Reporter Says Libby Told Her About CIA Operative
Times' Miller Cites More Than One Instance

By Howard Kurtz
Washington Post Staff Writer
Sunday, October 16, 2005

Vice President Cheney's chief of staff discussed with New York Times correspondent Judith Miller the fact that the wife of a White House critic worked for the CIA on as many as three occasions before the woman, Valerie Plame, was publicly identified, according to a Times account published today.

During one of the 2003 conversations with I. Lewis "Scooter" Libby, Miller said, she wrote a version of Plame's name in her notebook.

In a disclosure that could figure in special prosecutor Patrick J. Fitzgerald's investigation, Miller said she initially refused to testify about her discussions with Libby because she believed he was signaling her that she should not cooperate in the CIA leak investigation unless her account would clear him.

Miller said her lawyer Floyd Abrams told her that Libby's attorney, Joseph A. Tate, had related part of Libby's grand jury testimony and was "pressing about what you would say. When I wouldn't give him an assurance that you would exonerate Libby, if you were to cooperate, he then immediately gave me this, 'Don't go there, or, we don't want you there.' "

Tate strongly denied such a conversation in an e-mail to the Times, calling the account "outrageous" and insisting that "I never once suggested that she should not testify. It was just the opposite." He did not return a phone call from The Washington Post last night.

Miller was jailed for 85 days for refusing to testify about Libby, until she reached an accommodation last month with Fitzgerald.

Fitzgerald has been investigating whether any administration officials -- including Deputy Chief of Staff Karl Rove, who testified for a fourth time Friday -- broke the law by disclosing the identity of a covert CIA operative. Lawyers involved in the case have said they believe he is investigating other potential crimes, such as whether there was a conspiracy in the administration to discredit Plame's husband and White House critic, former ambassador Joseph Wilson IV. A grand jury examining the issue expires on Oct. 28.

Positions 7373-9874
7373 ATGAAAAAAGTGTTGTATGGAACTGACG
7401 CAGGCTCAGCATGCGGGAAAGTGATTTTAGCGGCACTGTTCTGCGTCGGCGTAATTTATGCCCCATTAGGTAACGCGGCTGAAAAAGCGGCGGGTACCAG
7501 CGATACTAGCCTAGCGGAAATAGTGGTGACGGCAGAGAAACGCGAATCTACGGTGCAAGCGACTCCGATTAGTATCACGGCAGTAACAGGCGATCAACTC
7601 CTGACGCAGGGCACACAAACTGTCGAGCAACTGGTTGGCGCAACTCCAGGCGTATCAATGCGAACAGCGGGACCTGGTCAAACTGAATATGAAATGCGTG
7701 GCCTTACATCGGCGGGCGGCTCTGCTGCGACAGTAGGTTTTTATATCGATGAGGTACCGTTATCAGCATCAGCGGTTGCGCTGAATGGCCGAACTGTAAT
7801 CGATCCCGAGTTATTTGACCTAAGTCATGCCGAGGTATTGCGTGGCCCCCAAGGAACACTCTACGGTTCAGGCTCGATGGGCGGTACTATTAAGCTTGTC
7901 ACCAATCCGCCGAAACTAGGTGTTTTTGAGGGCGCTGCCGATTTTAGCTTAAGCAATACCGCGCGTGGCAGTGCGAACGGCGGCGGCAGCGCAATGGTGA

Libby, though little known to the public, was a major supporter of the Iraq war and wields great influence on foreign policy and other issues within the administration.

In the first on-the-record account of what she told a federal grand jury in two recent appearances, Miller described a meeting on June 23, 2003, with Libby in the Old Executive Office Building. She said her notes leave open the possibility that Libby told her Wilson's wife might work at the CIA. "Wife works at bureau?" the notes say.

This conversation -- for which Miller only recently found her notes -- occurred when Wilson had not yet gone public with his criticism that President Bush had exaggerated evidence that Iraq was seeking weapons of mass destruction.

During that encounter, Miller said in the Times, Libby was angry about reports that Cheney and other senior officials had embraced flimsy evidence about Iraq seeking nuclear material in the African nation of Niger and was concerned about "selective leaking" by the CIA to distance the agency if no illegal Iraqi weapons were found. Libby noted that the CIA had sent a "clandestine guy" -- a reference to Wilson -- to Niger on a fact-finding mission.

On July 8, 2003 -- two days after Wilson published a denunciation of the White House on the weapons issue -- Miller had breakfast with Libby at the St. Regis Hotel. Miller said Libby told her that Wilson's wife worked for a CIA bureau called Winpac, for weapons intelligence, nonproliferation and arms control. Miller said she testified, however, that Libby did not refer to Plame by name or mention her covert status.

Her notebook from that day includes the notation "Valerie Flame," but she says the name appeared in a different section of the notebook from her Libby interview notes and that she believes it came from another source who, Miller maintains, she cannot recall.

That raises the question of whether other administration officials discussed Plame's CIA status with Miller after Libby, by her recollection, was the first to raise it. By the time she and Libby discussed Plame again, by phone on July 12, Miller said, she had talked about Wilson's wife -- her notes from that conversation refer incorrectly to "Victoria Wilson" -- with other unidentified sources. Fitzgerald lost the opportunity to question Miller about these sources by agreeing, as part of the deal that led to her release from jail last month, to ask only about conversations with Libby.

It is not known precisely what Libby has told the grand jury. A source close to the Cheney aide has said that Libby did acknowledge discussing Wilson's wife with Miller but that he never knew Plame's name or her covert status.

The probe was triggered after syndicated columnist Robert D. Novak wrote on July 14, 2003, that "two senior administration officials" had told him that Plame was a CIA operative who had helped arrange her husband's 2002 trip to Niger to investigate whether Iraq had sought to buy weapons-grade uranium there.

Miller says Fitzgerald asked her before the grand jury whether Libby ever indicated that Cheney had approved of Libby's interviews with her or was aware of them. The answer, she said, was no.